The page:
First AmeriCorps alum in the Senate addresses AmeriCorps: 30 Years Forward Summit at the Clinton Presidential Center
WASHINGTON – U.S. Senator Martin Heinrich (D-N.M.) provided a video testimonial at AmeriCorps: 30 Years Forward, a summit hosted at the Clinton Presidential Center in Little Rock, Ark. to commemorate the 30th anniversary of AmeriCorps and discuss the future of national service. Heinrich is the Vice Chair of the National Service Congressional Caucus and the first AmeriCorps alum to serve in the United States Senate.
Thirty years ago, President Bill Clinton signed the National and Community Trust Act of 1993, which established the Corporation for National and Community Service and created AmeriCorps — a public/private partnership designed to mobilize and develop Americans from all walks of life to serve as leaders.
During his video testimonial, Heinrich described his personal experience working as an AmeriCorps member in New Mexico assisting the U.S. Fish and Wildlife Service with Mexican gray wolf recovery. He also discussed the need to grow support for national service opportunities including through President Biden’s recently launched American Climate Corps.
“I would like to personally thank President Clinton for the opportunity he provided me and so many Americans 30 years ago. And I am honored to join all of you in celebrating AmeriCorps’ success over the last three decades,” said Heinrich. “Nothing is more rewarding than serving others. I hope we will build on these last 30 years by empowering the next generation of Americans to serve.”
Below are Heinrich’s full remarks:
I grew up exploring the woods and creeks around my family’s home in rural Missouri. My mom was not always thrilled with the king snakes, tarantulas, and snapping turtles that I brought home. But she encouraged what would become a career dedicated to protecting America’s wildlife and wild places.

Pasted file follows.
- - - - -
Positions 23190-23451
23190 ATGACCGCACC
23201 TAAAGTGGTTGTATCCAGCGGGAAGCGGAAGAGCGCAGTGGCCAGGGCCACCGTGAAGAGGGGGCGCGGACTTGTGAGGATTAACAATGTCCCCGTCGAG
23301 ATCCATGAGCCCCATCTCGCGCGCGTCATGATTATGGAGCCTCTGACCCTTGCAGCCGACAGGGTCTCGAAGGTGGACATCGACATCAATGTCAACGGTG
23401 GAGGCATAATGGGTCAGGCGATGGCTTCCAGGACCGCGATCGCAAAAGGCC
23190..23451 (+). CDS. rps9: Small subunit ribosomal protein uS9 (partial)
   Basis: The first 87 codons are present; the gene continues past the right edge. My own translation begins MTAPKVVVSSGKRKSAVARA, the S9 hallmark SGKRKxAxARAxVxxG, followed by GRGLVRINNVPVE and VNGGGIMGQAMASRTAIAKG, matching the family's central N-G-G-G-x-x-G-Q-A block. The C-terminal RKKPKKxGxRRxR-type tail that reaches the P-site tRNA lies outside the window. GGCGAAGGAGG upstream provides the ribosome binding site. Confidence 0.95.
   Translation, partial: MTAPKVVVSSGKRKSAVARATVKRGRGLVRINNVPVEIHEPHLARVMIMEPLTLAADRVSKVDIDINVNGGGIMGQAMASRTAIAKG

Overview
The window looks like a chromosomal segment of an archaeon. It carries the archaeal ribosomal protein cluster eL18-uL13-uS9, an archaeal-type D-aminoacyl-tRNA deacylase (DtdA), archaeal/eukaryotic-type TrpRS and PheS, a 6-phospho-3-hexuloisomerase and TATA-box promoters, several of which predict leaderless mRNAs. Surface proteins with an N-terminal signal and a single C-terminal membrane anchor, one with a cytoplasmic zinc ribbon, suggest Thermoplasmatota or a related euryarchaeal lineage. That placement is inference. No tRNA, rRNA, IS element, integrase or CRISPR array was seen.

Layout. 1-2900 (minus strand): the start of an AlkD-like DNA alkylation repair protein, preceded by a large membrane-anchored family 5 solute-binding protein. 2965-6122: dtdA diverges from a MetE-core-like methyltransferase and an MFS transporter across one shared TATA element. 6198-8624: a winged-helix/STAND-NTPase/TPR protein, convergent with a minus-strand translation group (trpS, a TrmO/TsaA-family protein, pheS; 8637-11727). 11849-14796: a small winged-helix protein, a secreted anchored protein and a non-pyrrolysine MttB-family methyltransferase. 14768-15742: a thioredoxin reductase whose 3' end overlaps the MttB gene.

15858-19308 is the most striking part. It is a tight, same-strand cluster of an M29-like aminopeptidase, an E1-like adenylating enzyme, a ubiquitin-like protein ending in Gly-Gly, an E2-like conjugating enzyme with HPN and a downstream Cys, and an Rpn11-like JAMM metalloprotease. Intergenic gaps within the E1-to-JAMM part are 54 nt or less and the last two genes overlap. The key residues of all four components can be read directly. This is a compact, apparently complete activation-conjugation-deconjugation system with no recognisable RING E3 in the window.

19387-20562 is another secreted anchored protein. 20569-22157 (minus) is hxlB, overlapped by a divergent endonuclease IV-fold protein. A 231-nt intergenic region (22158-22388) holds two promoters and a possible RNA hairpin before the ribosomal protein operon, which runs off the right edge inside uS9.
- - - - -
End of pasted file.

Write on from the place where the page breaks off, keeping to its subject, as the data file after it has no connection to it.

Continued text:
When I first moved to New Mexico after college, I was drawn to our state’s vast and wild outdoor places. After starting my career in Albuquerque doing defense research, I felt called to pursue a different path of service.
AmeriCorps was still relatively new at that point. I was intrigued by an AmeriCorps position working with the U.S. Fish and Wildlife Service on Mexican gray wolf recovery. Wildlife biologists were preparing to reintroduce these wolves back into their native ecosystems in the Southwest. But before they could move forward, they needed data to prove that there weren’t any lobos still roaming wild.
My AmeriCorps colleagues and I went out into the backcountry for ten days at a time, surveying huge areas of New Mexico and Arizona. We would stop every mile or so and then howl into the darkness in each cardinal direction. Despite all of our best wolf calls—and a few awful ones—no wolves ever responded. We did hear coyotes, foxes, screech owls, elf owls, and even the threatened Mexican Spotted Owl. But no wolves.
The data that we gathered helped to defend the reintroduction that has led to well over 300 endangered lobos calling New Mexico and Arizona home.
I hold onto my experience as an AmeriCorps member to this day. And I am proud to be the first—but certainly not the last—AmeriCorps alum to serve in the United States Senate.
Over the years, I have had the pleasure of meeting many AmeriCorps members working on a wide range of meaningful projects. As the Vice Chair of the National Service Congressional Caucus, I am working to grow our support for their national service opportunities.
That includes expanding our support for our existing Corps network. National service is a critical and cost-effective approach to taking on challenges. We should recognize how much AmeriCorps members are contributing to communities all across our country.
We should also build on the last 30 years with initiatives like President Biden’s American Climate Corps. This initiative will provide whole new generation of Americans with opportunities much like the New Deal’s Civilian Conservation Corps.
There is so much work to do to solve climate change and build our clean energy future. Young Americans are eager to be the heroes in this story. They can restore our lands and waters, install and maintain clean energy infrastructure, and build healthier and more resilient communities. We need to invest in providing them the training and opportunities they need to pursue emerging career fields at the center of building climate solutions.
I would like to personally thank President Clinton for the opportunity he provided me and so many Americans 30 years ago. And I am honored to join all of you in celebrating AmeriCorps’ success over the last three decades.
Nothing is more rewarding than serving others.
I hope we will build on these last 30 years by empowering the next generation of Americans to serve.